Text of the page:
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Enquiry from Online Galleries regarding "An Unsual and impressive pair of Chinese Rootwood Dogs of Fo or Lion dogs Shih Tzu Kou 18th century"
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Look at what I found on the Online Galleries website!
The eyes overlaid with black lacquer
Size: 41 cm h x 46 cm w x 18 cm d
16 ins h x 18 ins w x 7 ins d
The Chinese word for lion 'shizi' is probably devired from the Persian 'Sir' and it was only through contact with the West, probably during the Han dynasty, that China became acquainted with lions. Hunted by the Assyrian Kings, thay were symbols of power and strength. During the Tang period ambassadors sent gifts of lions from Persia and India which were kept in Imperial zoos.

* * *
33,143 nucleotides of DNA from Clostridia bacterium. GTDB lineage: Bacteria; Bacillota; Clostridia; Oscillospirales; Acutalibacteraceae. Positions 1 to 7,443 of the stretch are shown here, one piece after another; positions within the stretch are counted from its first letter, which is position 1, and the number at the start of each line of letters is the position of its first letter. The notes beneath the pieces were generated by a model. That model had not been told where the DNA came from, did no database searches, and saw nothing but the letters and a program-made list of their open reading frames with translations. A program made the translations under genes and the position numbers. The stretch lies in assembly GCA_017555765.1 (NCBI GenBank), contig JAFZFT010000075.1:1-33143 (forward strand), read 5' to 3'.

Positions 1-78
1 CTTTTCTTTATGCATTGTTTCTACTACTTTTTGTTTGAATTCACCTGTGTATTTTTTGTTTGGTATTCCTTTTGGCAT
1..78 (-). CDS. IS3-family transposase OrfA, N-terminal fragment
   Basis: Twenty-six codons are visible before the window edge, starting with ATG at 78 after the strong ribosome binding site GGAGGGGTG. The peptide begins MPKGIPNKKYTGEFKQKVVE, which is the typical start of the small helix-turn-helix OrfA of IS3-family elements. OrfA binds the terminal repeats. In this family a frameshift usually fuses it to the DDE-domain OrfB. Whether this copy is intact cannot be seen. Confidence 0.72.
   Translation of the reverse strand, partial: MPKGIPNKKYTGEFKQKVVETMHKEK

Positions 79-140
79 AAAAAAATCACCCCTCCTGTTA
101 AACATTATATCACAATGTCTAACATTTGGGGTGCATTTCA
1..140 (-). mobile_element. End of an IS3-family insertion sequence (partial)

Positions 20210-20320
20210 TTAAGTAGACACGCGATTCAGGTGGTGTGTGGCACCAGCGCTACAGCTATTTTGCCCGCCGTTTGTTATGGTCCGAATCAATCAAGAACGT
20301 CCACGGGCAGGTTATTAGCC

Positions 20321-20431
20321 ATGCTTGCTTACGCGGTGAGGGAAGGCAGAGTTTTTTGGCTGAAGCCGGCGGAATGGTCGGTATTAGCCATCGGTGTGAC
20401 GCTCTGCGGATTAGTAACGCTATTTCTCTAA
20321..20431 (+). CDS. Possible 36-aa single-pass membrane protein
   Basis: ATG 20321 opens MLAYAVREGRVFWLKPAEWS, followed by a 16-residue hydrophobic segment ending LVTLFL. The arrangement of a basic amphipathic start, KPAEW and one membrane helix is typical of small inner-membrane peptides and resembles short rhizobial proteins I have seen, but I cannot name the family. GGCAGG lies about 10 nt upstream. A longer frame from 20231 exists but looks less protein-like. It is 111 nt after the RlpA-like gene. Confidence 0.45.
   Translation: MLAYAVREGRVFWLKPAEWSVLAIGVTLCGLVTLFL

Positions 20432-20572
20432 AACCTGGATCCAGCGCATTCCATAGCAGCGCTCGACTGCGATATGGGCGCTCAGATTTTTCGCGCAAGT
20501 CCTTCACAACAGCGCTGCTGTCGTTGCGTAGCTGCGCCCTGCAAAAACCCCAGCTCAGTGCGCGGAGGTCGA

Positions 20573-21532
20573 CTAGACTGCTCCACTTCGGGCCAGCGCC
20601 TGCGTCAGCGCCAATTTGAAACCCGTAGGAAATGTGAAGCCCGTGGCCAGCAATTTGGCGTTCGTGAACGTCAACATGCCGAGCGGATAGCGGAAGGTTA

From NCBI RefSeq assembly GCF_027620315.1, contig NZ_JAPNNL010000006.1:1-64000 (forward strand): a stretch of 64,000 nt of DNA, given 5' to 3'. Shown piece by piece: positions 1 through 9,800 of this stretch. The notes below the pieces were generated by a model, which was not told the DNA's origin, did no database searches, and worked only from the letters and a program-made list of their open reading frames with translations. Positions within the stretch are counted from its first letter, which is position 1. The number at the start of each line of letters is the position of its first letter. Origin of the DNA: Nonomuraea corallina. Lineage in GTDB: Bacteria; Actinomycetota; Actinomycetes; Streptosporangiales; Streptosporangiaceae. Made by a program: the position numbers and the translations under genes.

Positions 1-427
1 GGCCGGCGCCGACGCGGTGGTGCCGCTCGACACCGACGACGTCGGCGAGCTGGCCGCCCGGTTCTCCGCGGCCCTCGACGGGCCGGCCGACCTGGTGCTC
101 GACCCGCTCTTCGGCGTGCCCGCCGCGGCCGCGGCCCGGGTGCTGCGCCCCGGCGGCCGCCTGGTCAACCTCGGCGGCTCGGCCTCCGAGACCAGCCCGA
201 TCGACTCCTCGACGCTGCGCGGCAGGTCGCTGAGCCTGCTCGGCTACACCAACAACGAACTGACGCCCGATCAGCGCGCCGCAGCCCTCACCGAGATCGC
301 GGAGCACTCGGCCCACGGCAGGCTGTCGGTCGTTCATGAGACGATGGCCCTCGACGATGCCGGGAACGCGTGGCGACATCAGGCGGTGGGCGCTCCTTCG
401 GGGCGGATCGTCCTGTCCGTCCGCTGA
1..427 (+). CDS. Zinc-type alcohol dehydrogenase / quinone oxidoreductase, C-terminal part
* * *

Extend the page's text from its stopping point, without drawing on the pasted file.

Dogs were amongst the earliest domesticated animals of neolithic China. They were probably bred from the 5th or 4th millennium BC as guard and hunting animals and they supplied humans with fur and meat. The dog first appears in Chinese art as the impetuous hound of the chase, then as the ferociuos dog of war and lastly as the fearless guardian of the palace and the temple. The Han hunting dogs were of two species the fleet, slim greyhound used for hunting deer and the stockier-built mastiff, brought to China by the ancient Turks. This dog was pwerfully built, carried its tail curled on its back and had similarities to the pekinese and chow dogs of today.
Since the lion was not a frequent sight in China the Chinese artist did not understand the anatomy of the animal and consequently they were depicted as resembling dogs. Thus dogs of Fo became temple guardians synonomous with the Buddhist guardian lion.
|Height||41.00 cm||(16.14 inches)|
|Width||46.00 cm||(18.11 inches)|
|Depth||18.00 cm||(7.09 inches)|